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Location: Mailing Lists / Archive General Hot Articles / 2005-11-02

In this issue:  Computer viruses, the obesity epidemic, and
floodwaters in New Orleans.

PC Plus says a new variant of the SDBot virus has grown
quickly through AOL Instant Messenger.  One type of load
cedes complete control of an attacked Windows OS.
IEEE Spectrum warns that malicious hacking has taken an
ominous turn in the form of targeted Trojan attacks, in
which an e-mail attachment looks innocuous but conceals a
dangerous cargo and is more likely to be opened because the
subject line contains language calculated to lure a
particular recipient into opening it.
A Microsoft researcher's project, MyLifeBits, can capture
and digitize life and store it in a database.  If MyLifeBits
looks good on its own, IEEE Spectrum says it seems even
better in combination with other research being done at

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Vitamin E has long been touted to protect against
age-related brain degeneration, though the reasons have not
been fully understood.  Now Delicious Living says scientists
have a window into how vitamin E may work to prevent
Alzheimer's disease.
Skeptical Inquirer says there is new evidence that the
obesity epidemic is not as bad as we have been led to
believe.  However, that doesn't mean that we should dismiss
the problem either.
BusinessWeek says that a new DNA database could gauge your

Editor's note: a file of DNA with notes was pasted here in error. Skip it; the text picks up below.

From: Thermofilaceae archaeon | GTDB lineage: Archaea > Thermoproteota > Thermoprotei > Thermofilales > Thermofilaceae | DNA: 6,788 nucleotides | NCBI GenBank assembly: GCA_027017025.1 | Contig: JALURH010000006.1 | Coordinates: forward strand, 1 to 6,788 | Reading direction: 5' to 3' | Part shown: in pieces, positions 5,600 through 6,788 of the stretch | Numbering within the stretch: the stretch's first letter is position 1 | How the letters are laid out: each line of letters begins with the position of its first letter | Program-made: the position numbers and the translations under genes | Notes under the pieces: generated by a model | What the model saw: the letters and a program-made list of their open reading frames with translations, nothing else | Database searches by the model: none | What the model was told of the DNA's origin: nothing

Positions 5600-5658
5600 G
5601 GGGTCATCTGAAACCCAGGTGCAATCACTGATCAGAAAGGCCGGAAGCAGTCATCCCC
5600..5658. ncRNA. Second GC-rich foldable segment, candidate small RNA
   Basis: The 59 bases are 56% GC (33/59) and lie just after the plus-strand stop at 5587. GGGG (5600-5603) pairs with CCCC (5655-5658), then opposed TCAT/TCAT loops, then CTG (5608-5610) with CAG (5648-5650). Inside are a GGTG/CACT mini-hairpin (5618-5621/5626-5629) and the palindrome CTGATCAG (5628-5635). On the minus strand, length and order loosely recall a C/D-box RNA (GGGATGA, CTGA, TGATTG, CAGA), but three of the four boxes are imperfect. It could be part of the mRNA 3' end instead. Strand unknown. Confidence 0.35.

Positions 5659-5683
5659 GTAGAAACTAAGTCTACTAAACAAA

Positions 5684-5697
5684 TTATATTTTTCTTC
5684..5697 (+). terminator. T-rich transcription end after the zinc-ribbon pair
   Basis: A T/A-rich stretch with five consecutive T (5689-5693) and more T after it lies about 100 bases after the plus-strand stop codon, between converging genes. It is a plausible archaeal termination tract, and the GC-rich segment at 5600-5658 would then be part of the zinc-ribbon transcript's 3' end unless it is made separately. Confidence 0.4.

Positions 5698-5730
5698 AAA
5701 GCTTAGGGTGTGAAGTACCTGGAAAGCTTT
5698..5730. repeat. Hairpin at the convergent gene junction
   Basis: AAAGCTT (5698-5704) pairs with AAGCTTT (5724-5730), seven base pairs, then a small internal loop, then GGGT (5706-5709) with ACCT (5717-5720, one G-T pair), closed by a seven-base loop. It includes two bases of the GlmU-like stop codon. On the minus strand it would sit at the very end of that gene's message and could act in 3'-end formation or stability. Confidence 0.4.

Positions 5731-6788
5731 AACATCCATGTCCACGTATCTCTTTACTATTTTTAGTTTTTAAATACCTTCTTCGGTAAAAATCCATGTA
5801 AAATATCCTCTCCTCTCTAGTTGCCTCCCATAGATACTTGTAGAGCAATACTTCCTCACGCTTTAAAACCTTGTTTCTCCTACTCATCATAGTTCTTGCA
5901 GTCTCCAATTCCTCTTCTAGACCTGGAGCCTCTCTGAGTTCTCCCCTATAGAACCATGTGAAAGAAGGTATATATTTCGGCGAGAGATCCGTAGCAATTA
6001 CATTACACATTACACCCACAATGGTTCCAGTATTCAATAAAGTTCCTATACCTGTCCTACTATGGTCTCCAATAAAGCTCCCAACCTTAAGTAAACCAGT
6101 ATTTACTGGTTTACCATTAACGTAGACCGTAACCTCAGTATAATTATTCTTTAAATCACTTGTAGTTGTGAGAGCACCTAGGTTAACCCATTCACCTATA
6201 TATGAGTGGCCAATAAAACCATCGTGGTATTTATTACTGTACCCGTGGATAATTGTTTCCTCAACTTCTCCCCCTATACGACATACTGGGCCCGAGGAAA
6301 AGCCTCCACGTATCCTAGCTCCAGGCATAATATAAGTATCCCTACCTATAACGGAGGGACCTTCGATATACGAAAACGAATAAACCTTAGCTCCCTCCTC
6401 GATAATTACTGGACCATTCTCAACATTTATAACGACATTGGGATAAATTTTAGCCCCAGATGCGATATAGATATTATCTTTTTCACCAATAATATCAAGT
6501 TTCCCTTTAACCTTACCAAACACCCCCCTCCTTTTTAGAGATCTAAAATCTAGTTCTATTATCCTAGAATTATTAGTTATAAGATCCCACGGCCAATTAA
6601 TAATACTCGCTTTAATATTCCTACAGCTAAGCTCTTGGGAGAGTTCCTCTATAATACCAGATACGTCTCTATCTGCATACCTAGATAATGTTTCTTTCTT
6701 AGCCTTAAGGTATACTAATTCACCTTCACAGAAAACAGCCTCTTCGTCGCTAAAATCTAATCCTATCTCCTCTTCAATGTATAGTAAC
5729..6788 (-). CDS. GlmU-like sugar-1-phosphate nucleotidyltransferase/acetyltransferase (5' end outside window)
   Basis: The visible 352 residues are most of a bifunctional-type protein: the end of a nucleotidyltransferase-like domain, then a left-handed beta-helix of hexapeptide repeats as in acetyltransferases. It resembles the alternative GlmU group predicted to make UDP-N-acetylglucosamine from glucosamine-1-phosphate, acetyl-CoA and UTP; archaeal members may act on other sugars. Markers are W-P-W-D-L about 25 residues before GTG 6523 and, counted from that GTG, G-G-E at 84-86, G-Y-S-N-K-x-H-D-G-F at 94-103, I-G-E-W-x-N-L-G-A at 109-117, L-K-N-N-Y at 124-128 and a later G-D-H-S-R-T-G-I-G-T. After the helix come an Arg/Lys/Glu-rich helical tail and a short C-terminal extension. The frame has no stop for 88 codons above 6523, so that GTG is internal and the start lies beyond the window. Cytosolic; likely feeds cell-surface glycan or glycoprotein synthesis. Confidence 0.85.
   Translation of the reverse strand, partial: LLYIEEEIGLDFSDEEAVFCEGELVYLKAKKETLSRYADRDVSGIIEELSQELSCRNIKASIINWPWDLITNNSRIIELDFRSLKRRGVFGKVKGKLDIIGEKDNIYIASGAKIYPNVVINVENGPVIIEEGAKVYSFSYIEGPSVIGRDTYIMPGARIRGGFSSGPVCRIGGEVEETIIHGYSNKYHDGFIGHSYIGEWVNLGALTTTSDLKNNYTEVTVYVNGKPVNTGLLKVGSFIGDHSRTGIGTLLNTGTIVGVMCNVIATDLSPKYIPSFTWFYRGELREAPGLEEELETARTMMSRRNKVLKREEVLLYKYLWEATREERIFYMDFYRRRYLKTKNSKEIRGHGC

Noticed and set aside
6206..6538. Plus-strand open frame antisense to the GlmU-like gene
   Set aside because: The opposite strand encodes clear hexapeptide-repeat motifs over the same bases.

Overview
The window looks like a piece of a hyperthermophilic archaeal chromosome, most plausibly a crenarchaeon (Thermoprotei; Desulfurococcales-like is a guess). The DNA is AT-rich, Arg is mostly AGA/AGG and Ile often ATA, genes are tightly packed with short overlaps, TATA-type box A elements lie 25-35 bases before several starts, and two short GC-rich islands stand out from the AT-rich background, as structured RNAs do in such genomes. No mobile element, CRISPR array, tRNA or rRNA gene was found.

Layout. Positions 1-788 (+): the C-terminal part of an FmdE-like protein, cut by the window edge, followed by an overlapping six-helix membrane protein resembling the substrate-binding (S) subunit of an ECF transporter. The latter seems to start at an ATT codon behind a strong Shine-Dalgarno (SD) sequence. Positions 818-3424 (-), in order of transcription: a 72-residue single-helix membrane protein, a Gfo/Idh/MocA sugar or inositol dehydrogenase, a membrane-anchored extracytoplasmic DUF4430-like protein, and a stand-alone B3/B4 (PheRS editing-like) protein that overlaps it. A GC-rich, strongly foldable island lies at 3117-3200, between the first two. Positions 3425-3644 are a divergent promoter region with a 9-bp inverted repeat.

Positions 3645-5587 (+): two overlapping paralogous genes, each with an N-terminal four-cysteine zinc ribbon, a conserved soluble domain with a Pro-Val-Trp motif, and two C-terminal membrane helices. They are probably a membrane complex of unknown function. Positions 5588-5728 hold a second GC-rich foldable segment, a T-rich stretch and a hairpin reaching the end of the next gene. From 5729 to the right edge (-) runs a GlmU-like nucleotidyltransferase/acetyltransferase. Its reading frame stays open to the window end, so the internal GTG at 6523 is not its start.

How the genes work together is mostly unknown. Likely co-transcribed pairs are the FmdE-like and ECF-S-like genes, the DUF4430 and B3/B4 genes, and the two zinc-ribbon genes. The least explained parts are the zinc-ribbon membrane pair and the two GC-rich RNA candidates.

risk for disease.
Based on negative comments made by Scientologist and actor
Tom Cruise regarding the use of anti-depressants, the
American Psychiatric Association offers a rebuttal in
Skeptical Inquirer.
Men who get circumcised reduce their risk of acquiring HIV,
the AIDS virus, by more than half, a clinical trial in South
Africa shows, according to Science News.
Ifeminists asks why sloppy medical research succeeds.  That
is, why is it accepted by the medical establishment, and
then heralded by the press?  Because big money and big
reputations hang in the balance.  The drug Herceptin may
work, but it may not.  When will we know the truth?

Culture Vulture says Saw II, a thriller directed by Darren
Lynn Bousman, draws both the cops and the victims so dim
that the whole elaborate exercise hardly seems worthwhile.
Well-paced and entertaining, Good Night, and Good Luck
benefits from Clooney's new-found finesse as a director, the
strength of his script with Grant Heslov and the light touch
displayed by his actors, according to Eye.
Three...Extremes, which showcases a trilogy of short horror
films by master directors of Asian cinema, is definitely an
acquired taste of an art-house subgenre type.  The tension
of balancing visceral horror with psychological
sadomasochism requires a disciplined viewer, according to
Culture Vulture.

InternetNews reports that Americans holding U.S. passports
issued after October 2006 will carry embedded radio
frequency identification (RFID) chips inside the documents,
according to the U.S. State Department.
Reactive Reports says that the floodwaters rushing into New
Orleans after Hurricane Katrina are not as toxic to humans
as previously thought; however aquatic life may suffer.